How many traders?

The figure of 130 independent traders (ie traders with less than three outlets) was supplied by Southwark Council in January 2018 and later confirmed by officers at planning committee in July. These include market stallholders and businesses in Hannibal House, the office block above the centre, and all lie within the so-called ‘red-line’ of the proposed redevelopment area. Latin Elephant, with the assistance of petit elephant, then conducted its own survey in December 2018, just before the redevelopment was finally granted planning permission. This found only 97 traders remained indicating a loss of 30 traders over a few months.

In March 2019, Southwark responded to a Freedom of Information (FOI) request, with a database of 79 ‘independent local operators’, eligible for relocation funds as defined by the legal agreement between Southwark Council and developer Delancey; Latin Elephant identified a further 21 independent businesses omitted from this list.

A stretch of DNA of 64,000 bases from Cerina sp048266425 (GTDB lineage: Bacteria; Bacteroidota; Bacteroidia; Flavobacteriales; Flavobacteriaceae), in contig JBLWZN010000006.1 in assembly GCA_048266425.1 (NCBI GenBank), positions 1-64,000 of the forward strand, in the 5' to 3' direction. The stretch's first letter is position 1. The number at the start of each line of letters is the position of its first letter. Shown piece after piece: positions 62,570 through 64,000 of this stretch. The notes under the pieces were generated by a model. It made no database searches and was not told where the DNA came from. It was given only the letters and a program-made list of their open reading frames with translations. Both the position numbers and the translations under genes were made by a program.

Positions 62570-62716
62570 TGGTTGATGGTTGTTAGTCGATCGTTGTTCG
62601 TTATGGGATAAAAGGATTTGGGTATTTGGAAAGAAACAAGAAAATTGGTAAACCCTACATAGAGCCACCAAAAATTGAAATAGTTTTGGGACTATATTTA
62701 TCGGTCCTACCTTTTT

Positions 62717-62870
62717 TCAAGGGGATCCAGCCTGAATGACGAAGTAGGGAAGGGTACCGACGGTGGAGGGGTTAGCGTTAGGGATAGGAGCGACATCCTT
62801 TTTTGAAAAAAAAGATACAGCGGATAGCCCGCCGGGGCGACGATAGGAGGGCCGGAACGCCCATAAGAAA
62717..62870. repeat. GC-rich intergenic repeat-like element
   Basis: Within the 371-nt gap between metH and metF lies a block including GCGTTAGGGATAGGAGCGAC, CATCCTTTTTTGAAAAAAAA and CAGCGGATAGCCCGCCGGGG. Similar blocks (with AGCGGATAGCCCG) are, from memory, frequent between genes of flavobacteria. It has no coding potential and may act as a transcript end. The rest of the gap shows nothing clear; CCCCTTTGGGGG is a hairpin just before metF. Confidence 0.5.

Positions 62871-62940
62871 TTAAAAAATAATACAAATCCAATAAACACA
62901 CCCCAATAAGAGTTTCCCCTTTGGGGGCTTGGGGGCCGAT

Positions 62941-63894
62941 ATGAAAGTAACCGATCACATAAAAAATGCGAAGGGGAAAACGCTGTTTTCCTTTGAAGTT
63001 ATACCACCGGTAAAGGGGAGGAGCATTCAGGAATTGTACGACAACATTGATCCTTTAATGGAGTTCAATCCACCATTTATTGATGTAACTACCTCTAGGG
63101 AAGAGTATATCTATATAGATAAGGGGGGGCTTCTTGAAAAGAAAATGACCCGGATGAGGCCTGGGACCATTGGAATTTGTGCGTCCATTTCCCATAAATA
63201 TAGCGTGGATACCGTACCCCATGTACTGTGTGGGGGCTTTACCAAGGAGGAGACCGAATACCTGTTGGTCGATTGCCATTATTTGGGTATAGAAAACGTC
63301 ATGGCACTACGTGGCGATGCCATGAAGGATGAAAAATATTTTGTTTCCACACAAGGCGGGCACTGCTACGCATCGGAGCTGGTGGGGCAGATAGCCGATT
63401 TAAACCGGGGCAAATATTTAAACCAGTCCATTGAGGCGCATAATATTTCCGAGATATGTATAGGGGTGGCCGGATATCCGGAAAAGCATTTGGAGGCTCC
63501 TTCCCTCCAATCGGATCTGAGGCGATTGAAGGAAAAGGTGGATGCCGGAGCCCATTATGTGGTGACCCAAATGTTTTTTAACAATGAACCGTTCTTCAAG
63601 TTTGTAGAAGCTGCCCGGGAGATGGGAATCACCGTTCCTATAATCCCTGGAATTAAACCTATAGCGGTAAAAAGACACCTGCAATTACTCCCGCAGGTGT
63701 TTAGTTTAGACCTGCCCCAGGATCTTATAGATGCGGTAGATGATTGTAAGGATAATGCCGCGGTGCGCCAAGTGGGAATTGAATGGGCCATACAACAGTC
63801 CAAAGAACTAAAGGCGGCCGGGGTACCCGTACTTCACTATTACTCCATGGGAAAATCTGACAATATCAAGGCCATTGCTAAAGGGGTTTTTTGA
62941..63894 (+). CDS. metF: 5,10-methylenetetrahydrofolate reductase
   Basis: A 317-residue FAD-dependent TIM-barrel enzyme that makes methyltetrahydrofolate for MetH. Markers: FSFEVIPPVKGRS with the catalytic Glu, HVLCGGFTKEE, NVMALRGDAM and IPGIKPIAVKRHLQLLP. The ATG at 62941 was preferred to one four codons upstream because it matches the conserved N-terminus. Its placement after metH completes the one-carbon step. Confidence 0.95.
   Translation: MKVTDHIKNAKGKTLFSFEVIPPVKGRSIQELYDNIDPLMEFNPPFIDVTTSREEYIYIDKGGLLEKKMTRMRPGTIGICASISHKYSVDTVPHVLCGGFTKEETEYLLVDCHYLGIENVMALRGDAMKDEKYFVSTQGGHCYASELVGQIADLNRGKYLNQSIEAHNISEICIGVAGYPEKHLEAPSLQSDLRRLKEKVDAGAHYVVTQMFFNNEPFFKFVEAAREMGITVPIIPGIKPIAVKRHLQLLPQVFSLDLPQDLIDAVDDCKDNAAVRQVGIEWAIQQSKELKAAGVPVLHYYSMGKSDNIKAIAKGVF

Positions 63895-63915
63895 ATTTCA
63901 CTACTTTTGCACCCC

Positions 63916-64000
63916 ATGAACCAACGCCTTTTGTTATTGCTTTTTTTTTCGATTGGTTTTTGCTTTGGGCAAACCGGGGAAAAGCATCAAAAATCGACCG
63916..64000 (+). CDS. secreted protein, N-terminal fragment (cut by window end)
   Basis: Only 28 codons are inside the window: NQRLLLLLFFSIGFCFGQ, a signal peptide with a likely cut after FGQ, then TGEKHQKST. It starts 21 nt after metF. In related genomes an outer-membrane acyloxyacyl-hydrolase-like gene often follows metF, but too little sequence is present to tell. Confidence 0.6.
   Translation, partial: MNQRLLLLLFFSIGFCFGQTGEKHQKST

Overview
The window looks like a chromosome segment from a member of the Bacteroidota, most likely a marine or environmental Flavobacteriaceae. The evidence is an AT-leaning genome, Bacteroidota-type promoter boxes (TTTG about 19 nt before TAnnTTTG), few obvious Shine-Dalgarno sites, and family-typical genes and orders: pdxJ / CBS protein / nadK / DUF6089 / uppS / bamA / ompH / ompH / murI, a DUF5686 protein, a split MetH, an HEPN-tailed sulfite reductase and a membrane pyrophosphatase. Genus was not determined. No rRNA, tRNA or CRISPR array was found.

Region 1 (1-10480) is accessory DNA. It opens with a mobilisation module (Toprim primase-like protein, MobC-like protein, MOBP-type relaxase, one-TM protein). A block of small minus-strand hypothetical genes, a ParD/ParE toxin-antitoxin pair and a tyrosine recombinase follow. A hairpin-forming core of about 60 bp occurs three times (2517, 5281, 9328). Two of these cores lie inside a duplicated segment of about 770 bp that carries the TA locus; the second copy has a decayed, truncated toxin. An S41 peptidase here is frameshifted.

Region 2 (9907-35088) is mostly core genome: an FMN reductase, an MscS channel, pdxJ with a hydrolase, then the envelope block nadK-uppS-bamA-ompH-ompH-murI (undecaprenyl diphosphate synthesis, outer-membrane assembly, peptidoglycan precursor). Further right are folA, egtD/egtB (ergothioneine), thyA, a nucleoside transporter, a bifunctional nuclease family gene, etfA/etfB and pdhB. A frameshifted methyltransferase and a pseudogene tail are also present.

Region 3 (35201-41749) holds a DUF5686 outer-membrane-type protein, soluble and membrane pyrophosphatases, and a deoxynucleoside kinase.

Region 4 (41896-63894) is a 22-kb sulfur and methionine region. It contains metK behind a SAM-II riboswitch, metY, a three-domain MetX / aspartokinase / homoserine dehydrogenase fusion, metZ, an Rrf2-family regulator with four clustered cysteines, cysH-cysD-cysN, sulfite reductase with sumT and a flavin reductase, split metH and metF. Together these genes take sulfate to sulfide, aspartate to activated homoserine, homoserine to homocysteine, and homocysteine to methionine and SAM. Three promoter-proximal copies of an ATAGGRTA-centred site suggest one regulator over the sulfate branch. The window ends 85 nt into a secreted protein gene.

Latin Elephant also consider that 17 more businesses are excluded from relocation funding, simply by the wording of the legal agreement. These includes sub-tenants in Arch 7, on Elephant Road, and small traders in the shopping centre that rent their space through third parties, such as Forum CentreSpace Ltd.

In any event, in March 2019, Southwark confirmed that only 36 of the 79 ‘independent local operators’ had been offered a relocation unit.

Not enough relocation space

Even though Latin Elephant has voiced concerns about the shortage of relocation units on many occasions, both before and after planning approval, only 40 units are being provided on three sites. Latin Elephant identify 12 units in Perronet House, 8 in Elephant One, and 20 in Castle Square.